Ever since I read this article by Julianna Baggott earlier in the week, I have been trying to follow her advice, and write all the time, even when not writing. When asked about how she managed writing while raising four children, she responded, “I kept stealing time. I learned to work in ten-minute increments, then five, then two. And then I learned, most important, to write while not writing. Without jotting a word, I wrote all day long with my eyes and ears and mouth. I didn’t learn boundaries—my office space where I can think, versus my real life. It was all one life, one blur. In a way, because my actual time at the desk was so limited, I learned to write all the time—even in my sleep. And so when I got to the desk, I wrote madly. It all came fast.” I haven’t gotten to the part where it comes like hot lava once I sit to get it all down, but I will keep trying.
The bitch of it is, it’s really distracting to do this. To be composing words for this blog while hanging decorations for my daughter’s party (it’s tomorrow!), while reading someone else’s words in a riveting novel (The Night Circus by Erin Morgenstern), while doing any number of the mundane or complicated acts that make up my life, leaves me sort of foggy and not fully present in either place. I long to have the time that this dude does:
I mean, he’s not even out of his boxer shorts! He’s just smoking his pipe, typing away. I doubt he’s done anything today, nevermind gotten up at the crack of dawn to appease a smiley yet very kicky baby that’s been hitting him in the face and saying “up, up, up” before he even knows his own name!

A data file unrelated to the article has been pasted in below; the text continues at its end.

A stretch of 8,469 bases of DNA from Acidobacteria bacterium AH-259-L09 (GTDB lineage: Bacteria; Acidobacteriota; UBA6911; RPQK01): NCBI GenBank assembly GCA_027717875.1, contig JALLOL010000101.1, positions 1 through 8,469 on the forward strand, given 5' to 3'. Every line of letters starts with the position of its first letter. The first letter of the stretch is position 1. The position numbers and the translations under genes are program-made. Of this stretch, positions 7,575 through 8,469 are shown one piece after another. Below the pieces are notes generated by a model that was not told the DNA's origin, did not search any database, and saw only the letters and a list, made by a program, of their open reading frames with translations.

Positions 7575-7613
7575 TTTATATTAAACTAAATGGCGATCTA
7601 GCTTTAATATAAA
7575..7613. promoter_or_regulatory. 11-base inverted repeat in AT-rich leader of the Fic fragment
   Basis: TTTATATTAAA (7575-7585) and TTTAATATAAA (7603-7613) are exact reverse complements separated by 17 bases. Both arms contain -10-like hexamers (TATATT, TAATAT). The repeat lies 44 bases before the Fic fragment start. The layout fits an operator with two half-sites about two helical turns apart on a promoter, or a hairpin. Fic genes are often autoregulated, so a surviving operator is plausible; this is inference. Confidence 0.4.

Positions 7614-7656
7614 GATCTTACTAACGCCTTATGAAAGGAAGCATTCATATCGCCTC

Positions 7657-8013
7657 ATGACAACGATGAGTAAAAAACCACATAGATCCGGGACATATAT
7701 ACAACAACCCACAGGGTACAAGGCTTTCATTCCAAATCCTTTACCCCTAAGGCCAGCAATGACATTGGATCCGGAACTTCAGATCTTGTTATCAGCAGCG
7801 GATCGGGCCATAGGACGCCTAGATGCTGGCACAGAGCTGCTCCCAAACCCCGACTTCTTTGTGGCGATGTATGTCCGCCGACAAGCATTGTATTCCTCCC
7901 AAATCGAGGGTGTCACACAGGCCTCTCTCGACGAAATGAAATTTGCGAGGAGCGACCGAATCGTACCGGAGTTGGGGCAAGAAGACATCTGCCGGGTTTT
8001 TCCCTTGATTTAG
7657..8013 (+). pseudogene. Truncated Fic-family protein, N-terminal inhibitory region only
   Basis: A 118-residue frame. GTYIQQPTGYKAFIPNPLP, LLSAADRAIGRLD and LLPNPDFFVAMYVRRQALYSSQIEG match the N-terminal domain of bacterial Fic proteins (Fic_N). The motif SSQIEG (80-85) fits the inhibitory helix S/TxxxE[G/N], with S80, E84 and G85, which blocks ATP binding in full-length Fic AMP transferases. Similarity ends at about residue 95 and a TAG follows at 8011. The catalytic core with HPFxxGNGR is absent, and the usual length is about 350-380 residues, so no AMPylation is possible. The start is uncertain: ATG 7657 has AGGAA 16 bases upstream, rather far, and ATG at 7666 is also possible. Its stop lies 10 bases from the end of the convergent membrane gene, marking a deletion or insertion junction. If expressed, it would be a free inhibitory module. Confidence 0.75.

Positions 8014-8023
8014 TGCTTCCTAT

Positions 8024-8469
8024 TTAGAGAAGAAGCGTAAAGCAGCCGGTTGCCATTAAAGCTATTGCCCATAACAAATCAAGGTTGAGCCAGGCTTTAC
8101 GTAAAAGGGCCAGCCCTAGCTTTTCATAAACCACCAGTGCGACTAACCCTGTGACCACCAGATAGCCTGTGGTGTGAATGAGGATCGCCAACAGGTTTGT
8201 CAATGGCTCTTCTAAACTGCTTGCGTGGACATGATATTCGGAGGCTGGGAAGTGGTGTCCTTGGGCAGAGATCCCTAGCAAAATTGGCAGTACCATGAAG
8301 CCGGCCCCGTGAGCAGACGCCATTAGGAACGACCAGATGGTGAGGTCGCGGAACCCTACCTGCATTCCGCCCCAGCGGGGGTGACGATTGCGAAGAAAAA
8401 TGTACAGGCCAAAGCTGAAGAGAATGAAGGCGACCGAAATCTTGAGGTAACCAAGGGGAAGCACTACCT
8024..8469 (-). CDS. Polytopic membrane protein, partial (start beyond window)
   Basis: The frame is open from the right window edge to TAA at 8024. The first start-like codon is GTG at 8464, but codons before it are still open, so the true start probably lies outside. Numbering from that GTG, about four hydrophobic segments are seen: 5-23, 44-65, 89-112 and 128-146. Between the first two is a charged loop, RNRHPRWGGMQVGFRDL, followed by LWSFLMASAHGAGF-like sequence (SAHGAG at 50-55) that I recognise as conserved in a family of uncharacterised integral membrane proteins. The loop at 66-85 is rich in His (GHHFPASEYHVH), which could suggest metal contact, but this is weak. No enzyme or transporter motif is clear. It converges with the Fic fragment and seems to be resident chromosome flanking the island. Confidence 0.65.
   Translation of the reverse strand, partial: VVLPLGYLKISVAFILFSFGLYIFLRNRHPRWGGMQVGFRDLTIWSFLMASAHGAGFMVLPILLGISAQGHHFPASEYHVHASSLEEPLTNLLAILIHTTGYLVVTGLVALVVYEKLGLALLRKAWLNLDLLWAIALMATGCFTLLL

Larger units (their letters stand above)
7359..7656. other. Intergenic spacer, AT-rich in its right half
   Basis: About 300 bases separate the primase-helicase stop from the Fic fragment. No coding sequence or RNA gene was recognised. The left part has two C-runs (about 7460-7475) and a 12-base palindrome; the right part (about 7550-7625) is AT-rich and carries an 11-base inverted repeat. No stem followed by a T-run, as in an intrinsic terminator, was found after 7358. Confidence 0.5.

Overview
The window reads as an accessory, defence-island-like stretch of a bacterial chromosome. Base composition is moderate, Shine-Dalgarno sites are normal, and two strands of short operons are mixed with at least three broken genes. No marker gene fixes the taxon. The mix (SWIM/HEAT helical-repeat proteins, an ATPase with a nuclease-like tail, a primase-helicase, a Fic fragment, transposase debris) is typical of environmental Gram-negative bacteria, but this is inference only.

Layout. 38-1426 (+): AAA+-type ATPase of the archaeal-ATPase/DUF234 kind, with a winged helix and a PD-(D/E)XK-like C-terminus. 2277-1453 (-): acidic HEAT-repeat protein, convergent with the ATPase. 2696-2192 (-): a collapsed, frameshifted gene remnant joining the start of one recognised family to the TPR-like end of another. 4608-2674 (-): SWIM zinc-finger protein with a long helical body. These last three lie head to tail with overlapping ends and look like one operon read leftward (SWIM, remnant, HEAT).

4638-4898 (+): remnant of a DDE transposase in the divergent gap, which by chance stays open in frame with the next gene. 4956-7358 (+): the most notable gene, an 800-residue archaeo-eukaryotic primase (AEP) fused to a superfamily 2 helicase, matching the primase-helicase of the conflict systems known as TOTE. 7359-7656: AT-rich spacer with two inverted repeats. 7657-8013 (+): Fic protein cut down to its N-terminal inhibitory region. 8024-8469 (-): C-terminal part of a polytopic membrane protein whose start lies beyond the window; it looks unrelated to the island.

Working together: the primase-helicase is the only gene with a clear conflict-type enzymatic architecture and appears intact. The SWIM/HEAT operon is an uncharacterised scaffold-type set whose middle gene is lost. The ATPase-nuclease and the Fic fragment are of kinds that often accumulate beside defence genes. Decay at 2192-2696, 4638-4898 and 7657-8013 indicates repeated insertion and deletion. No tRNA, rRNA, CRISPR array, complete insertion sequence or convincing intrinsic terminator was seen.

But his life, in all its old timey glamour, is not my life. Instead, I am writing this past 10pm, while my husband watches old SNL on Netflix streaming in the next room, my baby sleeps (but not for long!) and my mind is slightly preoccupied with the several tasks I have to do to prepare for a very full day tomorrow.
It is worth it. Shortly after starting this writing-nearly-every-day challenge, my husband said to me, “Yup, you need to write every day. You are SO much happier when you do.” I’m not doing it to be happy, per se, but it is a nice by-product. Sometimes, after writing these posts, I just feel vulnerable and anxious. Self-exposure in such a public forum is rather new to me, and is not always a pleasant experience. But the encouragement you all have given me has been so, so incredible, and I have found that in most circumstances, opening up leads to more depth, more opportunities for connection, more growth.
So, this writing-even-when-not-writing idea has been my practice this week, and I can’t say I’ve mastered it, but it has been quite interesting. It reminds me of praying without ceasing, a concept first introduced to me in college when we learned about Brother Lawrence, a 17th century monk who developed “practicing the presence of God”, in which he would pray while doing the kitchen work in the monastery or wherever he was, allowing God to be with him and every moment of his life to be prayer. I find writing and prayer to be intertwined. Often things that I write about are current, ongoing conversations I’m having with God/Goddess. And my writing is, I suppose, a form of prayer, since it is creation and whenever you create something you are acting on the spiritual plane.
Every moment, when I am going about my day, I am trying to do many things. I am trying to make every action a prayer, from changing a diaper to doing a frustrating dance step. And I am also, now, writing — with the curve of my shoulder, in the space between my eyelids and my skull, sending my words out into the ether to be heard… or to fall, creating something new in the collective consciousness, even if they never make it to the page.